As victims of violent crimes, immigrants often feel helpless
by Andrew Shilling
Apr 02, 2014 | 720 views | 3 3 comments | 14 14 recommendations | email to a friend | print
Councilman Daniel Dromm
Councilman Daniel Dromm
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Li Ping
Li Ping
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When two men assaulted and slit Chinese immigrant Li Ping’s throat in Elmhurst back in 1997, she recalled having a difficult time getting police involved in the investigation because she came to the country illegally in 1996.

After Congress later included U-Visas as a component of the Battered Women’s Protection Act in 2000, Ping and her attorney began working with the NYPD, a step that ultimately creates a pathway to citizenship for those who were victims of a violent crime.

Councilman Daniel Dromm has since worked with Ping’s attorney Daniel Worontzoff to ensure that her paperwork was finalized, enabling officers to pursue the case as well as get Ping citizenship, a process that was just completed this year.

Worontzoff explained that the whole point of the legislation was to create an incentive for immigrants to come forward and help catch violent criminals.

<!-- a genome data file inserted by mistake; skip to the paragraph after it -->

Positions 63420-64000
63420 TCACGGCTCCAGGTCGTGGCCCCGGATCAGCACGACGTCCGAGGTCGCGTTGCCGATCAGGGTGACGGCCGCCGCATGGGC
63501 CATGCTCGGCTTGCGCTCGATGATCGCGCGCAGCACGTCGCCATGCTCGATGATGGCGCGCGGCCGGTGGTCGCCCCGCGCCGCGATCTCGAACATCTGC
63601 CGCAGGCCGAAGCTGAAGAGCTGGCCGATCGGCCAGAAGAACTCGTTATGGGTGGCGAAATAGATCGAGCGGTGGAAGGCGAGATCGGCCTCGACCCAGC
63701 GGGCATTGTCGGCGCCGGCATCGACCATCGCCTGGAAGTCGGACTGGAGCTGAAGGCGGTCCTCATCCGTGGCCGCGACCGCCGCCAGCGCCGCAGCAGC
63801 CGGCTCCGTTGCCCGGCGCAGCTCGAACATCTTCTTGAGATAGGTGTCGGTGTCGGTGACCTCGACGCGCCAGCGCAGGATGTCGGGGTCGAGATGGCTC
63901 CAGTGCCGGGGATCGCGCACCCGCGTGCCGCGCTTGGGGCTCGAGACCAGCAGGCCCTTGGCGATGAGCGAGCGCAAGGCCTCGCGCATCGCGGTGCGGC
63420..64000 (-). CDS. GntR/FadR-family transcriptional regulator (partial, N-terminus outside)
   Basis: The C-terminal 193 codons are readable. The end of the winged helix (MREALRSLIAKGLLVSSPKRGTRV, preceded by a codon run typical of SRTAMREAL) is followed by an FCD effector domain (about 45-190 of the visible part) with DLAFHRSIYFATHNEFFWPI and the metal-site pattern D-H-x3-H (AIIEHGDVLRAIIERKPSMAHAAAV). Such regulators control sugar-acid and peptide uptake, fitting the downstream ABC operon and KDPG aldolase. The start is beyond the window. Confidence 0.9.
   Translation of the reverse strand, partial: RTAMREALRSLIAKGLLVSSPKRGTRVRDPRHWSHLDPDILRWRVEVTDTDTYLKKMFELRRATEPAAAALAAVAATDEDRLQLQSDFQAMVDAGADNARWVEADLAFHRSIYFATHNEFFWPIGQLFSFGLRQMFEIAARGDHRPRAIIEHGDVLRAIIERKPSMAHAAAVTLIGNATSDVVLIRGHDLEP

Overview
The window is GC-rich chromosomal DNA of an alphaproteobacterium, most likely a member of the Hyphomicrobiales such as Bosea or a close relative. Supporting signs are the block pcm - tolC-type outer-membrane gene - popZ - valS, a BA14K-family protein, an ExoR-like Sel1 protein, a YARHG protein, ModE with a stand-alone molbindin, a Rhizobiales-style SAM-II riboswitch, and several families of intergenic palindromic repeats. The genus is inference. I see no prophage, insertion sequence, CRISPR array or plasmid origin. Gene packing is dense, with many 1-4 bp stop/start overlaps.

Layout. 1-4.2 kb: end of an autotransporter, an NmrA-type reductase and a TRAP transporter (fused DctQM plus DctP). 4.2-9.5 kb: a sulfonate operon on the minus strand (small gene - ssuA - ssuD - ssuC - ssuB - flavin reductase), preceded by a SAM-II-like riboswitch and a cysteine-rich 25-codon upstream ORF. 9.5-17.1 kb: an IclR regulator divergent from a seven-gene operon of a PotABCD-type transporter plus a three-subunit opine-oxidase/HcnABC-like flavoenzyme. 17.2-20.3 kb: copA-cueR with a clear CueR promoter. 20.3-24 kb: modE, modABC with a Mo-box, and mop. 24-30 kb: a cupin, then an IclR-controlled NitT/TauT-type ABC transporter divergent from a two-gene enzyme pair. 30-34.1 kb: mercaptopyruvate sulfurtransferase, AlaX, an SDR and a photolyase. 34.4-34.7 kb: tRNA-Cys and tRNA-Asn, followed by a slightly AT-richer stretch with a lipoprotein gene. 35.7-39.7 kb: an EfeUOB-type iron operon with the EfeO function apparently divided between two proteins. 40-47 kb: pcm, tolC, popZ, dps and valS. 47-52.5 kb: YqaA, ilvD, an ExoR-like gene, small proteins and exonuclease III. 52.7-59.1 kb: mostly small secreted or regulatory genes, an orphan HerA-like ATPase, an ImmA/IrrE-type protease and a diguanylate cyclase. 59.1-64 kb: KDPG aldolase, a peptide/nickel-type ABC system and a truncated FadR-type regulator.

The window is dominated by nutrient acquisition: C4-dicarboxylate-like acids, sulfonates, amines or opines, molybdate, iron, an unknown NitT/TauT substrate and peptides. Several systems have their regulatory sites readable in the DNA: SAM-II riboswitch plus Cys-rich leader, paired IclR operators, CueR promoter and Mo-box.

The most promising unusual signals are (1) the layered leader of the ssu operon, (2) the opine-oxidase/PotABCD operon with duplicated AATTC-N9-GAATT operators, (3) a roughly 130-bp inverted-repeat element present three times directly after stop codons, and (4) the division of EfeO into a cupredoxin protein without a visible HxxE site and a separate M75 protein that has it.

“Without the protections a U-visa can offer, undocumented immigrants would be easy targets for predatory criminals,” Worontzoff said. “With the dedication of those in law enforcement and government, the program can operate effectively.”

Dromm explained that many immigrants fear the possibility of deportation, so building a trust with the local police force has been a challenge for immigrants in the past.

“These types of problems are happening to our immigrant communities everyday, and often we can’t get the certification from the NYPD,” Dromm said in front of his district office in Jackson Heights earlier this week. “We are hoping with the change of the administration that will also change, and it’s time for it to change.”

Dromm explained that Ping was fortunate in her case, however many immigrants are not aware of U-Visas as well as the responsibility that the NYPD has in their work with the immigrant community.

“A lot of people do not know this relief is available to them,” Dromm said.

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Dan Worontzoff
|
October 09, 2014
The Worontzoff Law Office, PLLC

37-08 Main Street Suite 305

Flushing NY 11354

718-539-8881

www.dwimmigrationlaw.com

Email:worontzofflawoffice@gmail.com
zhanggu
|
April 04, 2014
whats li pings lawyers address and phone I want to apply for green card?
sallyqueens
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April 04, 2014
Great job Dromm and Li Ping's lawyers!!!